For South Asia’s three nuclear-armed powers, each with its own strategic objectives and nuclear philosophies, defining and practicing deterrence can be a tall order. Georgetown University’s Christine Fair, Carnegie’s Lora Saalman, Keith Payne of the National Institute for Public Policy, and Stephen Cohen of the Brookings Institution explored the principles of deterrence in South Asia and what futures Pakistan, China, and India might see for their strategic arsenals. Carnegie’s Ashley J. Tellis moderated.
- An Exercise in Perceptions: The panel emphasized that deterrence isn’t just a numbers game,. Deterrence depends on each actor’s perceptions of itself and of its adversaries. This is especially relevant in South Asia, where nuclear-armed states can differ tremendously in their understanding of each other’s redlines and the potential sanctions that crossing them might incur.
- Internal Destabilizers: One analyst pointed out that some of the greatest threats to stability stem from internal structural factors within a given state. For instance, the lack of honest self-assessment might increase an actor’s tolerance for risk, or an underdeveloped command and control infrastructure could create uncertainty about the potential use of nuclear weapons.
- Absolute Goals, Immediate Action: A refusal to compromise or engage with adversaries can create regional instability. Several participants expressed concern that if a state refuses to concede defeat or believes it faces an immediate threat, it may be more likely to move towards deploying nuclear weapons—especially if that state believes it lacks a credible second-strike capability.
- A Unique Environment: One analyst held that South Asia may be particularly vulnerable to misperceptions and miscalculations. Unlike the United States and the Soviet Union during the Cold War, Asia suffers a wide disparity in nuclear doctrines and is home to three nuclear powers that can interact in any number of unforeseeable ways.
Pakistan, Nuclear Weapons, and Limited Conflict
- A Defensive Patrimony: Since its inception in 1947, Pakistan has taken a defensive posture against what it views as an aggressive and threatening India, one participant explained. As a result, Pakistan has been a consistently revisionist state, and it has not hesitated to use non-state militant proxies to try to coerce India to abandon the disputed region of Kashmir.
- Steady Escalation: Pakistan has seen jihad as a viable political tool since at least the mid-1970s, the analyst continued. The Pakistani government has grown increasingly ambitious in its support of militant groups over the years, the analyst argued—especially after Pakistan’s successful nuclear tests in 1998, which Islamabad views as insurance against a conventional Indian reprisal.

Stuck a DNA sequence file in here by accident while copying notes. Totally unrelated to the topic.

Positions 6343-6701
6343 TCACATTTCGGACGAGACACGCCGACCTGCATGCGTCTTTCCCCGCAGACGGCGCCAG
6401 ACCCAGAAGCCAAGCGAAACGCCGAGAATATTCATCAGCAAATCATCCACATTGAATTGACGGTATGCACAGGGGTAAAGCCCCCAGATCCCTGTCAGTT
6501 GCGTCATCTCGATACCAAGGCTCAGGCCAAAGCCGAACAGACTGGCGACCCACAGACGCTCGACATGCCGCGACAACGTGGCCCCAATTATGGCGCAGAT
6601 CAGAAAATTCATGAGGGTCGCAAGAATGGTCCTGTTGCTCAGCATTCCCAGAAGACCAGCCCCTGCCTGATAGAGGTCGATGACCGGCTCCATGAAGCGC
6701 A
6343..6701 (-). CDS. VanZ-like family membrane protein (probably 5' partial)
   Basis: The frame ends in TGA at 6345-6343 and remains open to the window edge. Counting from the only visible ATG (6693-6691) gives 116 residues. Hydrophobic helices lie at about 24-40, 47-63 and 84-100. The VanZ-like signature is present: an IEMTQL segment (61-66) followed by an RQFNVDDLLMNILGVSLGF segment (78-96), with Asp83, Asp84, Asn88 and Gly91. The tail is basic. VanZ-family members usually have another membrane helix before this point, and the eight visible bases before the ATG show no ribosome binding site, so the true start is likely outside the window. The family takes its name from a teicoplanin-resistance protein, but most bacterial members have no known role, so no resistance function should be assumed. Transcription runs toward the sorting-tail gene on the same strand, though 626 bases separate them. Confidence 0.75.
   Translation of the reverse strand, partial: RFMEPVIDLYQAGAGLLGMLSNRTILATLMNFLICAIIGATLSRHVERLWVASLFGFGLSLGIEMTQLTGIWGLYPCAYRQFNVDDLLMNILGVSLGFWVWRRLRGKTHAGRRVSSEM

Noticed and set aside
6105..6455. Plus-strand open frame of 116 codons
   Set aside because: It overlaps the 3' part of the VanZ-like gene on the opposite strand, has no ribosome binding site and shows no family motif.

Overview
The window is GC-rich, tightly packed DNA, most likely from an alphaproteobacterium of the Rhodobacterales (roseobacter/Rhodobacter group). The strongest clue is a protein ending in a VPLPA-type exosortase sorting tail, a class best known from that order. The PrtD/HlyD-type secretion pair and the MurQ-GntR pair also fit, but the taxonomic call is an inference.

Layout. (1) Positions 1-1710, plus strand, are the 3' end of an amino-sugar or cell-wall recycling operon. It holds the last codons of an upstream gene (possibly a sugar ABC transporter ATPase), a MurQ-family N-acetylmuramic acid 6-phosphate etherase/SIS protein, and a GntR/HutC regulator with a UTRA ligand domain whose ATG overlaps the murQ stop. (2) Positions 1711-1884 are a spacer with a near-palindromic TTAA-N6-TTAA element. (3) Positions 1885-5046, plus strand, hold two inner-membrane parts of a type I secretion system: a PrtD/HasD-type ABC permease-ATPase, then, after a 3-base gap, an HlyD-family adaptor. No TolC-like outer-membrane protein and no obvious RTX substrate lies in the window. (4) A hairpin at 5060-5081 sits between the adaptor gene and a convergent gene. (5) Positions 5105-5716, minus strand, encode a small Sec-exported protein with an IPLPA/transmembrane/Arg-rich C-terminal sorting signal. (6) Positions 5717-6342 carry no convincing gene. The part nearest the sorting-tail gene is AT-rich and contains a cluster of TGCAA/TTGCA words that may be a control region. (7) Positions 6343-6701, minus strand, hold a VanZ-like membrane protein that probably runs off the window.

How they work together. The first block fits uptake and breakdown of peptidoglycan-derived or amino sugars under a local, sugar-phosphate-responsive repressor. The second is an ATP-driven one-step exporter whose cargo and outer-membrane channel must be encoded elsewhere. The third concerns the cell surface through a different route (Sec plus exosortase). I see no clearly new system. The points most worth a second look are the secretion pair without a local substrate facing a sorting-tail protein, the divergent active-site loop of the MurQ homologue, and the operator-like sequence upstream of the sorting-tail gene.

- Historical Blinders: One participant asserted that Pakistan does not acknowledge any of its past military conflicts as a failure. In Islamabad’s eyes, only the acceptance of Indian regional hegemony would mean defeat, which creates a potentially perilous tolerance for risk.
China’s Nuclear Conversation
- Looking Toward India: Beijing’s nuclear arsenal is increasingly oriented around its India policy, one participant pointed out. The Chinese may believe that New Delhi aspires to “comprehensive national power” and regional hegemony, and that nuclear weapons may prove a useful tool for containing India.
- A Struggle for Definition: China thinks of nuclear weapons as a broad, traditional deterrent, one panelist argued, but Beijing has concerns about falling victim to the kinds of low-intensity conflicts that India and Pakistan have fought under their nuclear umbrella. China worries that India’s nuclear arsenal could embolden it to act against limited Chinese interests without fear of retaliation, the analyst asserted.
- Mirrored Perceptions: One participant explored the interplaybetween Indian and Chinese nuclear commentary, raising the question that Chinese policymakers could be both projecting their own views onto India and adopting certain Indian perceptions in their analyses.